Seacoast Science Center: Sailing the Shoals Net Present Value (NPV) / MBA Resources

Introduction to Net Present Value (NPV) - What is Net Present Value (NPV) ? How it impacts financial decisions regarding project management?

NPV solution for Seacoast Science Center: Sailing the Shoals case study

At Oak Spring University, we provide corporate level professional Net Present Value (NPV) case study solution. Seacoast Science Center: Sailing the Shoals case study is a Harvard Business School (HBR) case study written by Margaret J. Naumes, Wendy W. Lull. The Seacoast Science Center: Sailing the Shoals (referred as “Ssc Seacoast” from here on) case study provides evaluation & decision scenario in field of Strategy & Execution. It also touches upon business topics such as - Value proposition, Pricing, Strategy.

The net present value (NPV) of an investment proposal is the present value of the proposal’s net cash flows less the proposal’s initial cash outflow. If a project’s NPV is greater than or equal to zero, the project should be accepted.

NPV = Present Value of Future Cash Flows LESS Project’s Initial Investment

Case Description of Seacoast Science Center: Sailing the Shoals Case Study

Wendy Lull, President of the non-profit Seacoast Science Center (SSC), was considering a substantial increase in the admission fee for the SSC facility in early 2008. The SSC's mission, "To create connections to nature through personal experience," was carried out through educational programs and exhibits targeting all ages. A number of new exhibits brought the flora and fauna of the seacoast of New Hampshire vividly to life, and illustrated many aspects of humans' interactions with the sea. Lull reviewed the changes since the SSC had become independent in 2001. There had been two major expansions, the most recent being an interactive learning studio that had opened in November 2007. She felt that the fee increase would help to cover a persistent $50,000 deficit in operating income. However, a fee increase might reduce visitation, which was already growing slowly, at best. A more fundamental strategic question might be whether the SSC should seek to grow, and if so, how.

Case Authors : Margaret J. Naumes, Wendy W. Lull

Topic : Strategy & Execution

Related Areas : Pricing, Strategy

Calculating Net Present Value (NPV) at 6% for Seacoast Science Center: Sailing the Shoals Case Study

Years              Cash Flow     Net Cash Flow     Cumulative    
Cash Flow
Discount Rate
@ 6 %
Cash Flows
Year 0 (10021954) -10021954 - -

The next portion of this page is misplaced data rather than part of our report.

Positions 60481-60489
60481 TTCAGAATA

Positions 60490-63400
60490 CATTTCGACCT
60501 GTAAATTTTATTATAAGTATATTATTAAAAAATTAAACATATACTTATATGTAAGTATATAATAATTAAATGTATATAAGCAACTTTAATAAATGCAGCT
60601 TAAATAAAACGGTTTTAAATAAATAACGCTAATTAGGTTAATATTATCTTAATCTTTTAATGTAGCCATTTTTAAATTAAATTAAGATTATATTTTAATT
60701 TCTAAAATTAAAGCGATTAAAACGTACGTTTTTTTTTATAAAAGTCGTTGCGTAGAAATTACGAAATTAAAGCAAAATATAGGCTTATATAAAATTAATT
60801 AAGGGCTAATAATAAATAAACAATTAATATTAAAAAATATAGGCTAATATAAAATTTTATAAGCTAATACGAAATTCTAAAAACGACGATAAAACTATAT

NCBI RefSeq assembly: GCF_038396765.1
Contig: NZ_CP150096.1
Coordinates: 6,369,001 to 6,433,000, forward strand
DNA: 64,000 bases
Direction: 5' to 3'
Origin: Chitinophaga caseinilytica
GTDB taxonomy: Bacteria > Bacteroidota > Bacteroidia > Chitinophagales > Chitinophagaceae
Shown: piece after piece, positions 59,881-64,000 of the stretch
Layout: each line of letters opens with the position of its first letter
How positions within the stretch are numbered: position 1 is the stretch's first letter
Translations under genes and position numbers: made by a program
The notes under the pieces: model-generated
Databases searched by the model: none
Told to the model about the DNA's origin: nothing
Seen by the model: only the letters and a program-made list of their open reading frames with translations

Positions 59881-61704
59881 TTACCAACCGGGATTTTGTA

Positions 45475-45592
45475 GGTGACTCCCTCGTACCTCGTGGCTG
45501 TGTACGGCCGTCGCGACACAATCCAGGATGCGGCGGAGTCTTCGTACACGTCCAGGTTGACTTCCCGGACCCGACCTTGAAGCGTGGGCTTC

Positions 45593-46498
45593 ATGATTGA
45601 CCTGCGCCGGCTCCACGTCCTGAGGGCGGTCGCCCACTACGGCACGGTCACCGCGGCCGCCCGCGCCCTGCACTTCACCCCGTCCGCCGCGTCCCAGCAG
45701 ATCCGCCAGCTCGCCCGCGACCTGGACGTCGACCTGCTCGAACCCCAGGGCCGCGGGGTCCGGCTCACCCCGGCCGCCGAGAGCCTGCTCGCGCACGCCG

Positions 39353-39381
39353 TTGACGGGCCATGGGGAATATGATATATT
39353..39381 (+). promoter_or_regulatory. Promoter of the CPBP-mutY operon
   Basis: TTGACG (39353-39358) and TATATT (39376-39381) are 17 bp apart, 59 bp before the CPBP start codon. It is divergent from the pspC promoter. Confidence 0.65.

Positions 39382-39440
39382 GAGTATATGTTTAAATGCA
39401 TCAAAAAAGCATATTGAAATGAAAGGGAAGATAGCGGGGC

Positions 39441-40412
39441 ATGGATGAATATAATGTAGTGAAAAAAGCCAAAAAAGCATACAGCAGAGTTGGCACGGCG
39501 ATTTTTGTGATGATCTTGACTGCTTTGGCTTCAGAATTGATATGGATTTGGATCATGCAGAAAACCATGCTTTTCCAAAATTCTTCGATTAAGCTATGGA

Year 1 3459722 -6562232 3459722 0.9434 3263889
Year 2 3966714 -2595518 7426436 0.89 3530361
Year 3 3968446 1372928 11394882 0.8396 3331984
Year 4 3234324 4607252 14629206 0.7921 2561888
TOTAL 14629206 12688121

The Net Present Value at 6% discount rate is 2666167

In isolation the NPV number doesn't mean much but put in right context then it is one of the best method to evaluate project returns. In this article we will cover -

Different methods of capital budgeting

What is NPV & Formula of NPV,
How it is calculated,
How to use NPV number for project evaluation, and
Scenario Planning given risks and management priorities.

Capital Budgeting Approaches

Methods of Capital Budgeting

There are four types of capital budgeting techniques that are widely used in the corporate world –

1. Payback Period
2. Profitability Index
3. Net Present Value
4. Internal Rate of Return

Apart from the Payback period method which is an additive method, rest of the methods are based on Discounted Cash Flow technique. Even though cash flow can be calculated based on the nature of the project, for the simplicity of the article we are assuming that all the expected cash flows are realized at the end of the year.

Discounted Cash Flow approaches provide a more objective basis for evaluating and selecting investment projects. They take into consideration both –

1. Timing of the expected cash flows – stockholders of Ssc Seacoast have higher preference for cash returns over 4-5 years rather than 10-15 years given the nature of the volatility in the industry.
2. Magnitude of both incoming and outgoing cash flows – Projects can be capital intensive, time intensive, or both. Ssc Seacoast shareholders have preference for diversified projects investment rather than prospective high income from a single capital intensive project.

Formula and Steps to Calculate Net Present Value (NPV) of Seacoast Science Center: Sailing the Shoals

NPV = Net Cash In Flowt1 / (1+r)t1 + Net Cash In Flowt2 / (1+r)t2 + … Net Cash In Flowtn / (1+r)tn
Less Net Cash Out Flowt0 / (1+r)t0

Where t = time period, in this case year 1, year 2 and so on.
r = discount rate or return that could be earned using other safe proposition such as fixed deposit or treasury bond rate. Net Cash In Flow – What the firm will get each year.
Net Cash Out Flow – What the firm needs to invest initially in the project.